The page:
While raising her children, Naomi Hynes drew on the practical crafting skills she had learned from both her grandmothers. She put these sewing, knitting, and crochet skills to good use to make clothing and simple bed quilts for her children. Initially, she made traditional pieced quilts but that changed once she started using her longarm machine.
Naomi started to include more hand appliqué in her quilts, the first of which was Sunny Side Up, a Dresden Plate design that hangs in her studio behind the longarm. “It is the first quilt I ever custom quilted and is still one of my favourites,” she says.
Soon after, Naomi Hynes followed Lisa Calle’s techniques to fill large areas of negative space on her next quilt, Materialization, which she heavily quilted to create a trapunto look.
Materialization won awards at the 2012 Waverley Patchworkers, Quilt Showcase and Australian Machine Quilters Association show. The quilt now decorates another of the walls in Naomi’s studio.
Recently, Naomi’s interest has turned to making art quilts, stemming from her need to create quilts more quickly. “Art quilts are generally smaller than traditional quilts and therefore spend less time on my longarm machine,” she explains.
Designing her art quilt projects also brings her illustrator’s skills to the table. “I love the idea that you can tell a story with a quilt. My quilt The True Blue Raider of my Stash does just that — it tells a story of a bower bird that is stealing my blue fabric and blocks to decorate his bower.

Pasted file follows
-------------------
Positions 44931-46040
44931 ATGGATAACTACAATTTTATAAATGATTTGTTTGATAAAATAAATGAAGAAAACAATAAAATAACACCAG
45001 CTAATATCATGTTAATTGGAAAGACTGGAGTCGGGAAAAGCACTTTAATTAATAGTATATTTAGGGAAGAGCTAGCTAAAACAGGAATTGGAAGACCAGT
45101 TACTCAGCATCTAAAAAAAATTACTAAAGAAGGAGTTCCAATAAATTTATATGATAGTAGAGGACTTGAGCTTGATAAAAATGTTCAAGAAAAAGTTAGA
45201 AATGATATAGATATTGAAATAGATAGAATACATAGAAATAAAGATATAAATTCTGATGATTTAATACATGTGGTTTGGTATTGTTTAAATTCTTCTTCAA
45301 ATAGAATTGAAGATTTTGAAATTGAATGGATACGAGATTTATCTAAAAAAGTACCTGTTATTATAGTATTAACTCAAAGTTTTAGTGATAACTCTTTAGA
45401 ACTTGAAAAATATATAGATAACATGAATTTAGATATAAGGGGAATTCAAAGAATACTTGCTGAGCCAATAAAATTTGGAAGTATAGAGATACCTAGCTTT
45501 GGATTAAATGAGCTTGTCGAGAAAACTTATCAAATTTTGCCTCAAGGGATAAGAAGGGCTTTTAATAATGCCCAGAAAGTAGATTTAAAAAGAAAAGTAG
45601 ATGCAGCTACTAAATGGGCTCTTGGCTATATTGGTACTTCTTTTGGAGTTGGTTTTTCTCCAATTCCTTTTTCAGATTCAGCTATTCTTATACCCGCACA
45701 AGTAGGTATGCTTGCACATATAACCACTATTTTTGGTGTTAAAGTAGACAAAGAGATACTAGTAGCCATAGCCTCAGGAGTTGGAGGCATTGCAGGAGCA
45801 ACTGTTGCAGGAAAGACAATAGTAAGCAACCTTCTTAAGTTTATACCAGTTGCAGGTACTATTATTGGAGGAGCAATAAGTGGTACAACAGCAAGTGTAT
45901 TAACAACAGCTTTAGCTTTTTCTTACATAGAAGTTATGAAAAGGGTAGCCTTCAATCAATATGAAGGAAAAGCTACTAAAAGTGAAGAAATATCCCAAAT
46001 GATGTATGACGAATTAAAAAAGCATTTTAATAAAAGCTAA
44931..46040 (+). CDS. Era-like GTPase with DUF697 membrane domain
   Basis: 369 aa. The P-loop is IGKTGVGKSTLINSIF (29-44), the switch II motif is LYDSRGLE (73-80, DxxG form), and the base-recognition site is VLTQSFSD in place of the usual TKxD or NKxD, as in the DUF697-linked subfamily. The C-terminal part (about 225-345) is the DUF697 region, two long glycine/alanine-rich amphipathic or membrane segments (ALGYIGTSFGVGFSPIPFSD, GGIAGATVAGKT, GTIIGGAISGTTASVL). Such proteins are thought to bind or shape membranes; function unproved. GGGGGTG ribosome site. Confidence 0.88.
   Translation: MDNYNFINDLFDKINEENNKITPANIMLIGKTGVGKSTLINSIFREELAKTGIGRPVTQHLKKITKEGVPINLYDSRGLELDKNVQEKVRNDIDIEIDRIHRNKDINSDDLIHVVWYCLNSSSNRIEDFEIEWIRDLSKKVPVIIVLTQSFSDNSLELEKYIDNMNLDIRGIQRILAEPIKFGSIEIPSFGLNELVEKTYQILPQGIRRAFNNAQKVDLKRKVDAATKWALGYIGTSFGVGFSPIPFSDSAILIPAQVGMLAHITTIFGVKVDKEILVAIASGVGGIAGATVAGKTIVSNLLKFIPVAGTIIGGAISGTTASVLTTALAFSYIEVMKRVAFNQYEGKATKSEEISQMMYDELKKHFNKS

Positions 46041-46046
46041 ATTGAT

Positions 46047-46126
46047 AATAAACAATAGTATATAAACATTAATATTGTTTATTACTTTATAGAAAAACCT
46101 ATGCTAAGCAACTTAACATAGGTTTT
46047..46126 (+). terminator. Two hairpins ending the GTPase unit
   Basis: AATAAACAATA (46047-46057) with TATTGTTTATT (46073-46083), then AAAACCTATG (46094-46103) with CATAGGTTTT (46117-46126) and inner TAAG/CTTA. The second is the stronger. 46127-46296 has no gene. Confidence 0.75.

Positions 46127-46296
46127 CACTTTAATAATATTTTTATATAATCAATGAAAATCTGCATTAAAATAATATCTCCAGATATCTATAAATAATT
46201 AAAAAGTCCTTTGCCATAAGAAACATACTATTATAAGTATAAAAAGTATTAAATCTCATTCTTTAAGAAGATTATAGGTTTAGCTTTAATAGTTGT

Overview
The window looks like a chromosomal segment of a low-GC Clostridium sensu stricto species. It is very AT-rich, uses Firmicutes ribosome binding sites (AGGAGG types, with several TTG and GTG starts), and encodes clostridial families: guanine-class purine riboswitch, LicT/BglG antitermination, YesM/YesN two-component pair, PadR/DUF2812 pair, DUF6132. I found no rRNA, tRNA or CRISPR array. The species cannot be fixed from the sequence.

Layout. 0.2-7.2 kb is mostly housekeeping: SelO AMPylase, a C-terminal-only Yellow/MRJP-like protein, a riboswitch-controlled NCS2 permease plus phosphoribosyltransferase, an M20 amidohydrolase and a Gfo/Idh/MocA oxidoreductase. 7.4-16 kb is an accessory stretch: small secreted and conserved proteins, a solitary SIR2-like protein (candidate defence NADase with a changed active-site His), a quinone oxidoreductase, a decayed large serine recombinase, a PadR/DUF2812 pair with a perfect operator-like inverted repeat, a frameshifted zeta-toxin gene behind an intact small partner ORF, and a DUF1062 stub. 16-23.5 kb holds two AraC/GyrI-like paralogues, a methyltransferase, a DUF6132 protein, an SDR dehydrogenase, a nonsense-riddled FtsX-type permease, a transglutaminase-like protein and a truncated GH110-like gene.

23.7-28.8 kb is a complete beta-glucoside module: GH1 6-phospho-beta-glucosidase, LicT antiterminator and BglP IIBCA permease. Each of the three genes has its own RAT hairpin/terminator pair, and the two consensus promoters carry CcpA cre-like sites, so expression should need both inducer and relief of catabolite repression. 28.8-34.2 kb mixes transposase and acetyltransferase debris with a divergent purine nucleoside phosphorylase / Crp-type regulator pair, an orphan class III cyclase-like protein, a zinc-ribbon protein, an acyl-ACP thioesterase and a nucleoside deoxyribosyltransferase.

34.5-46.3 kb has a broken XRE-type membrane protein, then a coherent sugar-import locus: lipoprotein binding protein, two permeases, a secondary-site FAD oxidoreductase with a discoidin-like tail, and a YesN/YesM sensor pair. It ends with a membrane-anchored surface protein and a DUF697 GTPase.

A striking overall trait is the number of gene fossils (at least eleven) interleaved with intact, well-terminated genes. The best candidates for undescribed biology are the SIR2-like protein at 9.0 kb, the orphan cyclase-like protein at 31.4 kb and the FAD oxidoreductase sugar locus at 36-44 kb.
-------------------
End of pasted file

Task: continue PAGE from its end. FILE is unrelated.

This quilt is my second art quilt of my own design.” There were anxious times for Naomi Hynes when The True Blue Raider of my Stash was lost in the post for 10 days, but it finally arrived at its destination in time to be selected as a finalist in the 2015 True Blue Challenge at the Australasian Quilt Convention.
Naomi Hynes is a member of Waverley Patchworkers and helps with the group’s activities, such as the retreat and the annual show. “I also help with quilting for charity quilts for my guild and for Quilts of Valour Australia.
I believe strongly that if your passion gives you the great joy it is important to pay it forward,” she adds. “At the moment I am working on the Waverley Patchworkers raffle quilt for our upcoming 2016 quilt show.
I felt very honoured when I was asked to design this quilt. It is a reflection of my guild’s trust and confidence in my abilities.”
Currently, Naomi Hynes is working on a miniature whole cloth quilt that is also painted. “I recently purchased some beautiful Gems fabric paints,” she explains. “I have been meaning to explore adding more paint to my quilting for some time.”
Naomi also enjoys dyeing fabric with Procion dyes or sun-dyeing techniques to create unique patterned cloth to create a base for her art quilts. These are then layered with appliqué and textural quilting and then embellished with fabric paints or Inktense pencils to bring out even more texture.
“I love to get lost in my work. All life’s little problems just disappear from my headspace, then I am creating and thinking of nothing but the creative process I am engaged in. Patchwork and quilting is a journey.
We all travel at our own pace and our destinations are all different. I am not in it for the destination, I don’t even know where that is, I am simply enjoying the trip.”
Now that Naomi Hynes does more machine appliqué, she is considering purchasing a new domestic sewing machine for her studio.
“I have my eye on the Brother DreamCreator VQ2400 for its wonderful pivot function and large workspace,” she says. “You could say I’m a bit of a gadget girl. I love my machines, big and small, ScanNCut, and great software like Electric Quilt and Art and Stitch.
“The thing I like the most about my space is that it is organised. Everything has its place and if I need to find anything, I know where to go. Being organised makes life so much easier. I tidy my space between almost every quilt that I quilt and every Friday afternoon. I also like to spring clean my space about twice a year.”